Vistara is likely to speed up expansion as part of its plan to fly overseas, a top company executive said, even as the airline looks likely to face hurdles in getting planes and crew fast enough.
The civil aviation ministry on Wednesday removed the stipulation that airlines must operate in India for at least five years before venturing abroad, while retaining the rule that mandates a minimum of 20 planes before starting overseas flights.
Vistara, which started in January 2015 and was lobbying to scrap this rule, still has only 11 planes.
“We are always open to competitive offers from lessors in terms of aircraft in the near future, but the price has to be right,” said chief executive officer Phee Teik Yeoh said.
Yet, Vistara’s fleet expansion won’t be quick or easy.
The airline, jointly owned by the Tata group and Singapore International Airlines (SIA), will get two planes around September, and then there are no deliveries scheduled until next June.
Under its current plan, it expects to acquire a total of 20 aircraft by 2018. This when India’s largest airline, IndiGo, plans to add 29 planes this fiscal year itself.
The cost and size of fleet expansion has to be right, Yeoh said, so that “we don’t suffer from indigestion”.
The $100-billion Tata group holds a 51% stake in the airline, while Singapore Airlines owns the rest. It flies to 17 destinations with 457 weekly frequencies.
Yeoh explained why more planes could be a better idea now.
“Now that our brand presence has gone so huge, even in Bengaluru, we are more confident of ramping up our utilization. Initially, we had kept our utilization low. We have now confidence to ramp it up,” he said.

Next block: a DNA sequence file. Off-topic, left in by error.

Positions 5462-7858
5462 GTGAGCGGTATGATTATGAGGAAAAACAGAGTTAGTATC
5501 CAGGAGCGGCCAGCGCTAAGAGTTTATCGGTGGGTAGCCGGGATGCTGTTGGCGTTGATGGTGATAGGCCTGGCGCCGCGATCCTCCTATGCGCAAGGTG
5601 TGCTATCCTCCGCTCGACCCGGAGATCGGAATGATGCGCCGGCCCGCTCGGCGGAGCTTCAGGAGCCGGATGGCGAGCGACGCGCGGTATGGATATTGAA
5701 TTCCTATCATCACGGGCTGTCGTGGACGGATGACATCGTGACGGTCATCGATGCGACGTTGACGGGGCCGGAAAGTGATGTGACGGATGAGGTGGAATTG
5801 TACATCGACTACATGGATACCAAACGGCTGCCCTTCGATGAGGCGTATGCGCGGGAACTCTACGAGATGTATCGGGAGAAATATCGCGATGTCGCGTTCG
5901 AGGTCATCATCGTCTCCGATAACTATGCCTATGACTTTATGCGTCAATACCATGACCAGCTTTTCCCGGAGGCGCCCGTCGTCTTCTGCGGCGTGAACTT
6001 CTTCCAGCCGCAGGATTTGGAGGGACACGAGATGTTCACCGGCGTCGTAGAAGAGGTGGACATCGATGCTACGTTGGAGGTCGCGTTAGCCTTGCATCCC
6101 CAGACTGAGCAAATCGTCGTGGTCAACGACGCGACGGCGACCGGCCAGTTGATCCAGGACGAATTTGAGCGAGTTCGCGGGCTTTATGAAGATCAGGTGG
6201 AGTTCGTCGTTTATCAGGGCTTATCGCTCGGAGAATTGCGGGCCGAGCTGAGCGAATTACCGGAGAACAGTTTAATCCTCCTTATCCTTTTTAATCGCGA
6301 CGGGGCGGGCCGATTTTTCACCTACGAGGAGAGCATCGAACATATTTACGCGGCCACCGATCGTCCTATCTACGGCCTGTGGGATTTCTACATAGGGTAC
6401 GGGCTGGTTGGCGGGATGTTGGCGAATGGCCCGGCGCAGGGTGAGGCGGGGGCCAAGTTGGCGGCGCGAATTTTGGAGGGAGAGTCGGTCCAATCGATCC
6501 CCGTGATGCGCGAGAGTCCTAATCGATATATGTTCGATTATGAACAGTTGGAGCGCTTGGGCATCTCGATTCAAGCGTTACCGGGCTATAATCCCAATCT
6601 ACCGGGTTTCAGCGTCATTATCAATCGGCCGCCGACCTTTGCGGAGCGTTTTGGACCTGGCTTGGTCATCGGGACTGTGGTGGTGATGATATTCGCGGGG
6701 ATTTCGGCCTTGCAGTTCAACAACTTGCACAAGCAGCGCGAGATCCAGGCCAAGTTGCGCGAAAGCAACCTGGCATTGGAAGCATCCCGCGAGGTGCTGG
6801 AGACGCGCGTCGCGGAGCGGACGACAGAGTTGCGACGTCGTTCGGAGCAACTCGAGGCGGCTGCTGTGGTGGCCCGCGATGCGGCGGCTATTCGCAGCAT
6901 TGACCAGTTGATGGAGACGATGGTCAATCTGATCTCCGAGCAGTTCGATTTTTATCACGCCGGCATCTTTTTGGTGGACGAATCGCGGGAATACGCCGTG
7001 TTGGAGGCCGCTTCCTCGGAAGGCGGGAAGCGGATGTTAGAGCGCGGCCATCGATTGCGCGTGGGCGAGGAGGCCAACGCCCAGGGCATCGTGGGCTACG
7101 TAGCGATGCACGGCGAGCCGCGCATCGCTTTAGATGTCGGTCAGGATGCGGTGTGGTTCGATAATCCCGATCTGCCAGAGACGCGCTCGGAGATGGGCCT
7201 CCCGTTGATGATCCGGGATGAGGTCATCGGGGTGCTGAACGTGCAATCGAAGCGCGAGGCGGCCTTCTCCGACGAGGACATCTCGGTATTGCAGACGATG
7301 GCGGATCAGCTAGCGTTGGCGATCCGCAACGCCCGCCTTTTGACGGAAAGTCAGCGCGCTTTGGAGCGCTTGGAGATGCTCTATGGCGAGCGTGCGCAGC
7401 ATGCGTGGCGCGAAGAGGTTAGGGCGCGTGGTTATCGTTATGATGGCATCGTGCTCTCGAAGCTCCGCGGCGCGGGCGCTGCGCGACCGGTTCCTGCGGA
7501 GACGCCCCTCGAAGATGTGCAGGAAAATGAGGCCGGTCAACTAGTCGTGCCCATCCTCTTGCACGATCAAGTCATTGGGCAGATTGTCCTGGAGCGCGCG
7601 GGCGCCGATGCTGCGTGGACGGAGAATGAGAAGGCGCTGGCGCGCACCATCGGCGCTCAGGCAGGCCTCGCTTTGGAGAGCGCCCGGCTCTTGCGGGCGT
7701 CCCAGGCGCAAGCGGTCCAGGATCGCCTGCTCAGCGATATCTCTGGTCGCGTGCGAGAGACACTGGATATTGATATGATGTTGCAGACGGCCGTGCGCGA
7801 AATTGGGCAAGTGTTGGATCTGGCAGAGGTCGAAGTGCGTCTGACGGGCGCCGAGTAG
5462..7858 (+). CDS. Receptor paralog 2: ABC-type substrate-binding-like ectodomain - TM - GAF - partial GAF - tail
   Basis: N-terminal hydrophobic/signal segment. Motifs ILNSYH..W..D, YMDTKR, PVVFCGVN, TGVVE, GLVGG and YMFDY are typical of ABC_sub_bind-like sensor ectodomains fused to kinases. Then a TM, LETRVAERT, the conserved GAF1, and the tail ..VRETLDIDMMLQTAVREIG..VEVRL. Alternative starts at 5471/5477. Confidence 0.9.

It, however, will take time to lease planes.
According to Steve Forte, a former chief executive officer of Jet Airways, one of India’s full-service airline, Vistara could lean upon Singapore Airlines and associated airlines such as Scoot for planes.
Scoot, which recently started flying to India with its Boeing 787 planes, has said it will connect Jaipur, Amritsar and Chennai to Singapore this year.
Yeoh did not rule out this option.
“Still, you need to define your brand. You are not going to have the same seats as Scoot. You paint the livery different. You are going to also define what is your international product delivery,” he said.
Forte said in the long term, Vistara may take over Scoot routes.
“Vistara has no choice but to create a comprehensive domestic route structure and could become a primary feeder for Scoot. In other words, Scoot could serve as the builder of Vistara’s future international route structure. Once Vistara gets the approval to fly abroad, Scoot could then relinquish its routes one by one, and develop its business elsewhere. And voila’, Vistara would then end up with an ‘instant’ international network,” Forte said.
But rapid expansion has its own set of challenges.
Former head of operations at IndiGo, Shakti Lumba, said the airline will need trained engineers and pilots. For every 10 planes, it will need at least 70 trained captains and an equal number of co-pilots. Many experienced pilots are already taken up, which means hiring expensive expats or hiring pilots from other airlines at steep salaries.
“They are scraping the bottom of the barrel,” he said, referring to Vistara’s late entry.
Vistara has also faced strategic issues like changing seat configuration.
“It has been tough going for Vistara till date,” Ansuman Deb, an analyst with ICICI Securities, said in a 153-page report on Thursday. “Operations with business-class seats did not take off as hoped. It is not easy for any new airline with the policy of route dispersal guidelines, which binds it to fly some non-profitable routes.”